the senatorial mission proposes a reinforced dialogue with users and elected officials

Anne Lenormand / Localtis

The Senate mission to ensure hunting, created after a petition following a fatal accident, published its report on Sept. 14. She speaks out against the national introduction of no-hunting days, advocating measures to promote hunter/non-hunter “cohabitation”. Several of these provisions are of great interest to communities.

After meeting more than 170 people during nearly 48 hours of hearings and undertaking five field trips, the Senate mission to ensure hunting published its report on Sept. 14. This joint follow-up mission to the Economic and Legal Affairs Commissions was created last November, after a petition on the High Assembly’s website gathered more than 120,000 signatures. It had been released by the collective “Un jour un chasseur”, created after the death of a 25-year-old who was killed in front of his house in the Lot by a hunting shot. In particular, it called for the establishment of “hunting-free Sundays and Wednesdays” or even “protective distances around residential areas that are equal to maximum gun range”, a maximum blood alcohol level for hunters (there are currently no limit, but alcohol consumption can be an aggravating circumstance in case of prosecution after an accident) or even an increase in the age for having a hunting license, currently set at 16 years.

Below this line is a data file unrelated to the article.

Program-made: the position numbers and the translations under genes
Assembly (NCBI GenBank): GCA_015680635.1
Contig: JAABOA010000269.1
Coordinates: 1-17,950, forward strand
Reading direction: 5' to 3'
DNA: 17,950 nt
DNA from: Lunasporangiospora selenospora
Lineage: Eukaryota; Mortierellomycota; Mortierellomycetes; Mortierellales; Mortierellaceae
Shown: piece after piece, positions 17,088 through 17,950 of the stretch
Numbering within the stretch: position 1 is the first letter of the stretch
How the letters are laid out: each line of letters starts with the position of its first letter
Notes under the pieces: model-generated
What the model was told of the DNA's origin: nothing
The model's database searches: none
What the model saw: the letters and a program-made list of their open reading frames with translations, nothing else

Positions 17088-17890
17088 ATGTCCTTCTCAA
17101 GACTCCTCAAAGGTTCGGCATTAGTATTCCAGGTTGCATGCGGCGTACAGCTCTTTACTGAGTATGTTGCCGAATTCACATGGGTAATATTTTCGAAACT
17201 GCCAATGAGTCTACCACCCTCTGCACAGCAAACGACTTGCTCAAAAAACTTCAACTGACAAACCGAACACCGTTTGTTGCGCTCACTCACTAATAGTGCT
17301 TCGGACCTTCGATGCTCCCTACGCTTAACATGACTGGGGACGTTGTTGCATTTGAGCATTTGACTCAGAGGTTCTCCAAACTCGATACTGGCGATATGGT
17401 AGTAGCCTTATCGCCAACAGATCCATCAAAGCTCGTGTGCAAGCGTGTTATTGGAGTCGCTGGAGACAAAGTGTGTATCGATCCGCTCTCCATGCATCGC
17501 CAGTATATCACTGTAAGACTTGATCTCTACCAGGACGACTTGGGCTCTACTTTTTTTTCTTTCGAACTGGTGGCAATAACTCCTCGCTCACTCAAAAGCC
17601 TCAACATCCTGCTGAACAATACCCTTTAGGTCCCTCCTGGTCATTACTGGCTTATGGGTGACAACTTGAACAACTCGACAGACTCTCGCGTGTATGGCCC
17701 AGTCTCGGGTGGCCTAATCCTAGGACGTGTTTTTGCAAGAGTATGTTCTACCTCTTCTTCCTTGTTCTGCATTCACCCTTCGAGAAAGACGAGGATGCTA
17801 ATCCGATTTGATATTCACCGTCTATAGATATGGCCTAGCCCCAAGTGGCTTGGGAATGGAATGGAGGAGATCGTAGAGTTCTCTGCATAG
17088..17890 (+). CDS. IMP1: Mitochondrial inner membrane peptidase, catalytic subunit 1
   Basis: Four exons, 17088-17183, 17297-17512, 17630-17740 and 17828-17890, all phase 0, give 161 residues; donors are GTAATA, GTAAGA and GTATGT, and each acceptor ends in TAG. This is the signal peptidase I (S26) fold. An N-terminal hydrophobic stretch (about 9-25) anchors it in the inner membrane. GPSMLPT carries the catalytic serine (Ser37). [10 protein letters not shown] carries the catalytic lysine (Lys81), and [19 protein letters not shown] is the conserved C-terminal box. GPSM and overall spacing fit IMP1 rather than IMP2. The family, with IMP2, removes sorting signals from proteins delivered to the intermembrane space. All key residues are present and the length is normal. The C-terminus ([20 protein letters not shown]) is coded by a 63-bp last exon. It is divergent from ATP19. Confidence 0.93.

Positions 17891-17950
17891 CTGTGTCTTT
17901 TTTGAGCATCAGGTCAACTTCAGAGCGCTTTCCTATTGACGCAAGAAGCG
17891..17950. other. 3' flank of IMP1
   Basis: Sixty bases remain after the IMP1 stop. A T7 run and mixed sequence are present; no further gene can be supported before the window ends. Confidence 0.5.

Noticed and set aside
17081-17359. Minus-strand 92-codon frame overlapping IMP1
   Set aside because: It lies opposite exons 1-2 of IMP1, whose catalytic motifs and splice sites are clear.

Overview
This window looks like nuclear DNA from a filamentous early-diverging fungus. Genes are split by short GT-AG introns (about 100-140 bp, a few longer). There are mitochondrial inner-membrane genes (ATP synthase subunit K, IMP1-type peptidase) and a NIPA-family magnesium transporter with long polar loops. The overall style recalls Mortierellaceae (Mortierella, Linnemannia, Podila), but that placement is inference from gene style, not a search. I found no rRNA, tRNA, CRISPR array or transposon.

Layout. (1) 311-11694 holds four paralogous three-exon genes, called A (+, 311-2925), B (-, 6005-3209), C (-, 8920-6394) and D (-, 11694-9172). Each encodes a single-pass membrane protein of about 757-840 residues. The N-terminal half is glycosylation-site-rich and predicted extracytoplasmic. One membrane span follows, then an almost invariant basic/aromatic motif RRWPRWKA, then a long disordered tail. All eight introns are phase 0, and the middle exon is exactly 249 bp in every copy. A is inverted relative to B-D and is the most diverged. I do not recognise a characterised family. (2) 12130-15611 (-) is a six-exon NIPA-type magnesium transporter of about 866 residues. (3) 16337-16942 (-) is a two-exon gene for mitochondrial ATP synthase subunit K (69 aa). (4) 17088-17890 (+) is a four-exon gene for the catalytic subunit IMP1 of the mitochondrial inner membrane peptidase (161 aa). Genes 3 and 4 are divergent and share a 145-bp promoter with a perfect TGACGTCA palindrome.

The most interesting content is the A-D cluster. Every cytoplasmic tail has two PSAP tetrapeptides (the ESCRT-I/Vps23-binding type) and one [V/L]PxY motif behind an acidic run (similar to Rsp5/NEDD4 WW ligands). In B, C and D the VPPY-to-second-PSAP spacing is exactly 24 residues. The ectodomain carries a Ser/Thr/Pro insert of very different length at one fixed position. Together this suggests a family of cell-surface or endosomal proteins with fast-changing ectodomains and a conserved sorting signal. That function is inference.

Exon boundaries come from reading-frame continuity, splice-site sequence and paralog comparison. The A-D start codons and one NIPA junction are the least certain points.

Accidents “in sharp decline” 20 years ago…